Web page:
The process according to the present invention can be carried out in a wide temperature range. Temperatures in the range of from about 0° C. to 120° C., preferably from about 20° C. to about 100° C. are very suitable. The process is suitably carried out by stirring a mixture of the starting compounds, the hydrogen-halide acceptor and the substantially inert organic solvent for periods of up to five hours.
The ester of the formula I may be isolated from the reaction mixture by extracting the mixture with water, drying the raffinate phase obtained and distilling the dried liquid.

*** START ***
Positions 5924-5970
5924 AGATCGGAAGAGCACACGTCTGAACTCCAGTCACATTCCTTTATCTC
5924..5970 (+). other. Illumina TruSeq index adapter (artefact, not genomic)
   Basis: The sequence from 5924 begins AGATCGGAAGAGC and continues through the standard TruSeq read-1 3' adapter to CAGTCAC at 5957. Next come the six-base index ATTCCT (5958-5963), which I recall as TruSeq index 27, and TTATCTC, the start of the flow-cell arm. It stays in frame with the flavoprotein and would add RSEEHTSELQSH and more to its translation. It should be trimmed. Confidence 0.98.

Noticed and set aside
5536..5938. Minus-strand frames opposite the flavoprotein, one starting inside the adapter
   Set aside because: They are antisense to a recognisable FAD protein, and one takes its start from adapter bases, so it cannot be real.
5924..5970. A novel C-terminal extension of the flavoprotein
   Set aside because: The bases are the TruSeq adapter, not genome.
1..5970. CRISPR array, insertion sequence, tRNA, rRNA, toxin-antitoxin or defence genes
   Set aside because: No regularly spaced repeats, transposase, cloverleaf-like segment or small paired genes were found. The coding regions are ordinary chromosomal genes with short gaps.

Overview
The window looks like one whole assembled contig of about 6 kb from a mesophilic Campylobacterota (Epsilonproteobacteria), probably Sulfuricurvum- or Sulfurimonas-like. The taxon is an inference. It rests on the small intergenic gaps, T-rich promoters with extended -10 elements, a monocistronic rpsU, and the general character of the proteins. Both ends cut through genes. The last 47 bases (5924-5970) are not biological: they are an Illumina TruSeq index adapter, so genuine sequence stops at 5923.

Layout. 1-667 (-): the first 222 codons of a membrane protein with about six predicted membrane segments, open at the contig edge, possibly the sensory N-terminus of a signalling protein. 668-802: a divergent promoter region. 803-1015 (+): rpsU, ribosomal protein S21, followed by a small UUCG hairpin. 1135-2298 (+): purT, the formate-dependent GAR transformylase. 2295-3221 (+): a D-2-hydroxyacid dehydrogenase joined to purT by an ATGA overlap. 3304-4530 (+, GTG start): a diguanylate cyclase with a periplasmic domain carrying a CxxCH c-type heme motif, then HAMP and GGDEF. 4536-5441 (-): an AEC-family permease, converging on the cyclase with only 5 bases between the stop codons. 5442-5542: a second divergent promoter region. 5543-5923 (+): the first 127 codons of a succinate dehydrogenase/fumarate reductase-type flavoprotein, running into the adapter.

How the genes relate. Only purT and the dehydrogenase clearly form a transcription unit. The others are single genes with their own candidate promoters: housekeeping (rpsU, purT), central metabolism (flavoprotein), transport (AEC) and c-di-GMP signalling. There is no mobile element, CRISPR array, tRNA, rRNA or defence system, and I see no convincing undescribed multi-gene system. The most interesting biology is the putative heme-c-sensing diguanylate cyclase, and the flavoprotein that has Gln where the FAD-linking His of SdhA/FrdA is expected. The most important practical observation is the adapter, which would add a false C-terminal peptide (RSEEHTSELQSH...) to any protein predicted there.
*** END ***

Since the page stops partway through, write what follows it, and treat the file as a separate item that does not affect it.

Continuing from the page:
The cyanoacetate products of the present process are valuable chemical intermediates. 3-Methyl-2-butenyl cyanoacetate is a particularly useful pyrethroid acid intermediate. An enolate salt of this cyanoacetate is thermally rearranged as described in Belgian patent 847,534 to form a salt from which 2-cyano-3,3-dimethyl-4-pentenoic acid is liberated by acidification. This acid is reacted with carbon tetrachloride as described in Belgian Pat. No. 856,490 to form 4,6,6,6-tetrachloro-2-cyano-3,3-dimethylhexanoic acid. The latter acid is cyclized and dehydrochlorinated, followed by thermal decarboxylation of the resulting cyclized and dehydrohalogenated compound as described in Belgian Pat. No. 855,691 to form 2-(2,2-dichlorovinyl)-3,3-dimethylcyclopropanecarbonitrile. This carbonitrile is converted as described in Belgian Pat. No. 855,691 or in co-pending U.S. Ser. No. 923,133 into ethyl 2-(2,2-dichlorovinyl)-3,3-dimethylcyclopropanecarbonyl chloride. This carbonyl chloride is reacted with 3-phenoxybenzaldehyde and sodium cyanide with the formation of alpha-cyano-3-phenoxybenzyl 2-(2,2-dichlorovinyl)-3-dimethylcyclopropanecarboxylate as described in Belgian Pat. No. 851,900. This latter compound is a valuable pesticide of the pyrethrin type disclosed in U.S. Pat. No. 4,024,163. Such so-called "synthetic pyrethroids" combine exceptionally good insecticidal and/or acaricidal properties with a very low mammalian toxicity. This combination of properties makes them of considerable interest to the agrochemical industry and much effort has been expended to finding economic routes for the production of these "synthetic pyrethroids", particularly for the manufacture of substituted cyclopropanecarboxylic acids, which constitute the portion of the pyrethroid compounds for which no economical synthetic routes have been published so far in the literature.